We want the UK to become the place to be for ultra low carbon demonstrator projects.

BMW, our hosts today, will soon be advancing the next generation of electric vehicles by testing their electric Mini prototypes on the streets of Oxford. And they will be showcasing a range of electric, hybrid and conventionally-fuelled vehicles at the forthcoming 2012 Olympics in London.

Britain has been chosen by Toyota to be the home of the first Toyota hybrid vehicle to be produced in Europe. And we’ve a site chosen by Nissan to be the European “mother” plant for battery production. 

By taking such an active approach, the UK is already helping speed up the technological development of low carbon cars. Yesterday, I was fortunate enough to test drive an electric car and it was a remarkable experience.  In many ways I preferred it to my normal car.

We are also funding exciting products such as Jaguar’s limo green – which is an electric vehicle in the luxury class.

But this isn’t just about products.  We are developing our skills system so that people with the right skills and abilities can come through into these exciting new areas of research, development and manufacturing. Last month we published a Skills Strategy to identify the skills gaps in our low carbon industries.  For example, this autumn we launched new qualifications for the production of hybrid vehicles.

As a result, we’re building up a new technician class through our revived apprenticeship system. We’re also seeing how we can devise practical low carbon courses in schools, further education colleges and universities.

And we are working with Richard Noble to use the new land speed record “Bloodhound” car targeting 1,000mph to create enthusiasm in our universities and increase engineering intake, just as the space race did in America 40 years ago.

Conclusion

Today I’ve mapped out three ways that will, when it comes to low carbon, make the UK the place to invest in years to come. But we will not be successful in our approach without a fourth and final element. And that is our ability to work in partnership – locally, nationally, and most particularly at the European and the global level. International partnerships, partnerships between businesses and between Governments are essential if we're to build up those local and international markets in low carbon. Because the challenges we face in the shift towards a low carbon economy are global in scale. They transcend national boundaries. And global problems demand global solutions.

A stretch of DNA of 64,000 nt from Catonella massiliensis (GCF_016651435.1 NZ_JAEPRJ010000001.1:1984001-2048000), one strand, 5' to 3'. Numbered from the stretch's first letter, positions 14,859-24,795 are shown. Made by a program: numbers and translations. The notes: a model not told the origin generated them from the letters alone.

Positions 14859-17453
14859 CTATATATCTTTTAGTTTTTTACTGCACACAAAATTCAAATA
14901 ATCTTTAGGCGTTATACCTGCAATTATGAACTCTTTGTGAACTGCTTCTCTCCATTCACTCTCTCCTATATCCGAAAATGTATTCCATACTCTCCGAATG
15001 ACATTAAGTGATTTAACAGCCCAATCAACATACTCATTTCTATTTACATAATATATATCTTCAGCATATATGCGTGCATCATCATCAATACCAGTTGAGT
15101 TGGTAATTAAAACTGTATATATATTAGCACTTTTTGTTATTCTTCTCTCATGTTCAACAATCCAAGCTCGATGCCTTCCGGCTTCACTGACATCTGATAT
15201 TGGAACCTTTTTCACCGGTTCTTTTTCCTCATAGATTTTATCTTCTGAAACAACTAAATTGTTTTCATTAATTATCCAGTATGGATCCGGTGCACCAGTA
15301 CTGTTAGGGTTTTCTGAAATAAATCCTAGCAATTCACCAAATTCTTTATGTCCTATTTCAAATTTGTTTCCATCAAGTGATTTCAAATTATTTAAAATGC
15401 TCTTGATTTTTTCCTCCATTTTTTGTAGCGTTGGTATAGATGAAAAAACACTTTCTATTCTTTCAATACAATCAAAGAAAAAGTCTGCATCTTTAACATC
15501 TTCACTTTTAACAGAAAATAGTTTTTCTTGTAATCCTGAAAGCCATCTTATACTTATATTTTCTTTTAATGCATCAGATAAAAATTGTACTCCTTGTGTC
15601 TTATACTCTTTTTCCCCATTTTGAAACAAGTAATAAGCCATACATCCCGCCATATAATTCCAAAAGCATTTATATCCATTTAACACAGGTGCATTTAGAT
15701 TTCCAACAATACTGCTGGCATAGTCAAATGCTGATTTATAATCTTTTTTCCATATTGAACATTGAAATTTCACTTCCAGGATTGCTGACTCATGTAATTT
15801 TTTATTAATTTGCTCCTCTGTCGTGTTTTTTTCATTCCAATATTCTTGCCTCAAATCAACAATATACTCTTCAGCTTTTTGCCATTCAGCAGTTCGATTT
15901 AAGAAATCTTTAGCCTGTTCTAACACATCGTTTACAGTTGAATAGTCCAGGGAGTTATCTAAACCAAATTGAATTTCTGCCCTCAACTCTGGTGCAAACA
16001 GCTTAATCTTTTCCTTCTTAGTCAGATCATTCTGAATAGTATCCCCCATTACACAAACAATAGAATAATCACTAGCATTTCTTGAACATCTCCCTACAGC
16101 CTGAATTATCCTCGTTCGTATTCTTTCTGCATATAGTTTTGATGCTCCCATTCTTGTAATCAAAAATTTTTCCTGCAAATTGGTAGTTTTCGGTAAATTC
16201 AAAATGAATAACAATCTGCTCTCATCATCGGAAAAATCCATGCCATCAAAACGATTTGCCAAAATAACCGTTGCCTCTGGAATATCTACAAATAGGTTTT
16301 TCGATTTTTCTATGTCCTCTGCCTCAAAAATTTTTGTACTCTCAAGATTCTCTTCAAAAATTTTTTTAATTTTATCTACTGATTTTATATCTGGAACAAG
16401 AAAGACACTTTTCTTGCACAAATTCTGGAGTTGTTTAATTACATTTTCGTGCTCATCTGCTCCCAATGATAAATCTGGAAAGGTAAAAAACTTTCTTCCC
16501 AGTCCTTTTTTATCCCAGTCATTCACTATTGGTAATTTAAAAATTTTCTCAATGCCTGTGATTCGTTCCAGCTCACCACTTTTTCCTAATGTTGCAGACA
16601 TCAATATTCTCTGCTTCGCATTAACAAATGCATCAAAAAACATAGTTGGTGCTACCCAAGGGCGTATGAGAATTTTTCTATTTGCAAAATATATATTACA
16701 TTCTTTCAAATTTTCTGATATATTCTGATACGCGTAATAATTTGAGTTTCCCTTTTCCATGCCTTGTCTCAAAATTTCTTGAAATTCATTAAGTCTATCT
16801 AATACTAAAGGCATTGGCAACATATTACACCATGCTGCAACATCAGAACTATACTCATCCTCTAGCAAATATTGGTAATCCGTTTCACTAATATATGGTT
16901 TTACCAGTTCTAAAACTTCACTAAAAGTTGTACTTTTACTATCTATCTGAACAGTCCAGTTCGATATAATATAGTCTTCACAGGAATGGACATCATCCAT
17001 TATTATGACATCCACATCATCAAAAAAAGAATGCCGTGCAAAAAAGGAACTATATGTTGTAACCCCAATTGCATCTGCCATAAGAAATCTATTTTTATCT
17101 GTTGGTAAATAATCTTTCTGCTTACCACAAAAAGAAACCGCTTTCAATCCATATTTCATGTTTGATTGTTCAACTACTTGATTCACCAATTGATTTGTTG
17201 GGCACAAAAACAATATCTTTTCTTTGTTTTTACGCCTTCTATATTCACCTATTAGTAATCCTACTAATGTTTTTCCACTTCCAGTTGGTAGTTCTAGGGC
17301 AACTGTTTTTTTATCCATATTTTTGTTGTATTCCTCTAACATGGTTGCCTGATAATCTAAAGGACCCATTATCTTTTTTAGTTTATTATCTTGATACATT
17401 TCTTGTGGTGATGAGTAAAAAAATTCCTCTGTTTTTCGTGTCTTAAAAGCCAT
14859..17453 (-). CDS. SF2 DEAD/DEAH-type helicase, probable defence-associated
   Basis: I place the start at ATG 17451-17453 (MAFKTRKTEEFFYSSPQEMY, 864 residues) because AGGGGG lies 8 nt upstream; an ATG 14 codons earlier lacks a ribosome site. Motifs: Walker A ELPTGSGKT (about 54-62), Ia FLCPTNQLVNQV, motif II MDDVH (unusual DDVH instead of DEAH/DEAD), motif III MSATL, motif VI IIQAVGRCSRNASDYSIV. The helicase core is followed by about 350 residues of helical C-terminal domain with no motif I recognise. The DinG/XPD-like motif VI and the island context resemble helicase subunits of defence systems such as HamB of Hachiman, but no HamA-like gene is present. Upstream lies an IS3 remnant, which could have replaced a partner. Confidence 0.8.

I’ve already highlighted areas where co-operation between British and German companies is bearing fruit. More broadly the car industry’s consensus on a low carbon road map was central to the UK Government’s own strategy for the automotive industry which we published earlier this year.

And our newly created Automotive Council will set a long-term plan for the development of the industry. Its membership includes world class engineers, suppliers, scientists and business leaders from across Europe. It is an impressive group. And I'm delighted to hear that BMW's Jürgen Hedrich, along with Hermann Kaess of Bosch and Franz Josef Paefgen from Volkswagen, have agreed to join the distinguished cast list.

In a few weeks’ time world leaders will gather in Copenhagen.  It remains to be seen whether that summit will have the same effect in advancing the low carbon economy as the fall of the Iron Curtain had in advancing democracy and peace in Europe.

But, whatever the outcome, that meeting has already underlined a few basic truths that are now universally acknowledged.  Our future is in low carbon.  We’re behind it here in the UK and we want to work with you to realise our full capability. Today’s discussions will advance our co-operation and I’m sure we will reap the rewards far into the future.

Department for Business, Innovation & Skills

The Department for Business, Innovation and Skills (BIS) is building a dynamic and competitive UK economy by: creating the conditions for business success; promoting innovation, enterprise and science; and giving everyone the skills and opportunities to succeed. To achieve this it will foster world-class universities and promote an open global economy. BIS - Investing in our future.